It now falls on the seller to figure out what to do with the vehicle, as contractually, the auctioneer has done everything in their power to sell it.
Don’t blame the auctioneer for it not selling, we are doing what YOU tell us to do. If it don’t sell – you alienate potential buyers and that hurts the next person down the line.
If you’re a seller who wants to set an auction reserve price, make sure you talk to the auctioneer about it before you make a decision. The auctioneers may not accept the items that you have in a reserve format at all – the reason is that they understand the market, and you may have sentimental value attached to the item.
The auctioneer does not sell sentimental value because it is an attachment to the property – they only see it as stuff. You could alienate potential buyers who are looking for a bargain – and your item may not sell. The auction house you’re working with can give you specific guidance.
What is Ample Marketing?
Marketing refers to activities a company undertakes to promote the buying or selling of a product or service. Marketing includes advertising, selling, and delivering products to consumers or other businesses. Some marketing is done by affiliates on behalf of a company.
For any auction it takes 30-45 days of marketing in order to allow the word to get to everyone. Any less than that, your values and your frustrations will peg the needle, and it has nothing to do with the actions, but it has to do with time. At the end, you will wind up with less than what you want, and still have to pay for the expenses.
We have found newspaper marketing to be entirely ineffective in today’s world (in 2013 we spent over $100,000 and generated less than 3,000 measured visits to our website). However, it still has a place in marketing, as a multiple week campaign. Anything less than 30 days just won’t help you get where you want to be in your sale. These ads will be small and drive traffic to our website. Approximate cost for those is $2,500 and will require an up-front payment before the ad is created.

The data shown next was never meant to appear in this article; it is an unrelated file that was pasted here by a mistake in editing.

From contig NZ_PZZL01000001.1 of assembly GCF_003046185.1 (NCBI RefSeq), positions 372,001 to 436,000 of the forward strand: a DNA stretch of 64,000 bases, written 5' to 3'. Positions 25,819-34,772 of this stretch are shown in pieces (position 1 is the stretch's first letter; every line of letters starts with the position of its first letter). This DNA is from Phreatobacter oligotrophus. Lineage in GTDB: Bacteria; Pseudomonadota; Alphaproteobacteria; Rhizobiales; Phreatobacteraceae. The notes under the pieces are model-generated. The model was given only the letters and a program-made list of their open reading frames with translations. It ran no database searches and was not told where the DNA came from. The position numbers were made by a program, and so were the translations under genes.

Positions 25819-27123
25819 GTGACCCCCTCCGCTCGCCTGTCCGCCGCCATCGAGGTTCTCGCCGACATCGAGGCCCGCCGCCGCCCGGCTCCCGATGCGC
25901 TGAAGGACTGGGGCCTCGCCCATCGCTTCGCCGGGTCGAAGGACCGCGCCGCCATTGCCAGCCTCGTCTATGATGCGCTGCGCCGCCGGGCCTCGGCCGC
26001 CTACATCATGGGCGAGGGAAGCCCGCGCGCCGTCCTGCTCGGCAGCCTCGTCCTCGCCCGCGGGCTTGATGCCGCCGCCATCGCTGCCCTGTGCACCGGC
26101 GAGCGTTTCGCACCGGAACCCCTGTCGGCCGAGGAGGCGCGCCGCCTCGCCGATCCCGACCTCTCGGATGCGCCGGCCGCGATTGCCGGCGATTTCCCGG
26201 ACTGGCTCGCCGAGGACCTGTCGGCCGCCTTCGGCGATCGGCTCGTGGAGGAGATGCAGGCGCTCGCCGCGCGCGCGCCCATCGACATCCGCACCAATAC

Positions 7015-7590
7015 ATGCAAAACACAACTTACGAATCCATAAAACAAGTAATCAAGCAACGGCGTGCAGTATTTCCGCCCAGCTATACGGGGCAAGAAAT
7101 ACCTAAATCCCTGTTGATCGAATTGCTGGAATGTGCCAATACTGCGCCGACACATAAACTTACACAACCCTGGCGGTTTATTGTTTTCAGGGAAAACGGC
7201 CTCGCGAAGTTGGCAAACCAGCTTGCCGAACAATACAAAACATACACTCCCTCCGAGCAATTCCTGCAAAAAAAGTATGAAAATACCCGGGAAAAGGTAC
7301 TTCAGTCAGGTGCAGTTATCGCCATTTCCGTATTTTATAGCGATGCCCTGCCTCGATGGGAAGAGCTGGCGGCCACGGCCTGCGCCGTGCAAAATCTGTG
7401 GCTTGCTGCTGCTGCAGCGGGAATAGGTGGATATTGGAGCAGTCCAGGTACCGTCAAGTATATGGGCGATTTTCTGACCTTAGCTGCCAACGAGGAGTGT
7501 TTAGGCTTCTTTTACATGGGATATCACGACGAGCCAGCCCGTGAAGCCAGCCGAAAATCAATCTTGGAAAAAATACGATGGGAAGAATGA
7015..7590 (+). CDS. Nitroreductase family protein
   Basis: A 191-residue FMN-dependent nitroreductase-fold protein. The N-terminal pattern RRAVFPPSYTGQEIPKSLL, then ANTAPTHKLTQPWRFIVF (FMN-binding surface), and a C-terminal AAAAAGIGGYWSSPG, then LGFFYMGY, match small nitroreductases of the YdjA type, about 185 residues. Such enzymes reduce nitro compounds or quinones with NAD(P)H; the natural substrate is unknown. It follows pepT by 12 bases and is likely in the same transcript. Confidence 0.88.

If the auction is going to bring enough bidders because of the quality of the merchandise (industrial and commercial properties and equipment) we will do Direct Mail, List it into LoopNet, and flyers to other like companies and investors.
For Personal Property, we will put it on Social Media, GotoAuction.com, and syndication across the nation for free, and for higher quality personal property sales, we will place it on AuctionZip, Paid Facebook Advertisements, Websites. We have a marketing budget that we review with you on your initial consultation.
Does Ample Marketing mean dragging people from the street and forcing them to buy? Absolutely not. That is undue influence in the purchase, and no only does it make any and all contracts void between the sellers and buyers.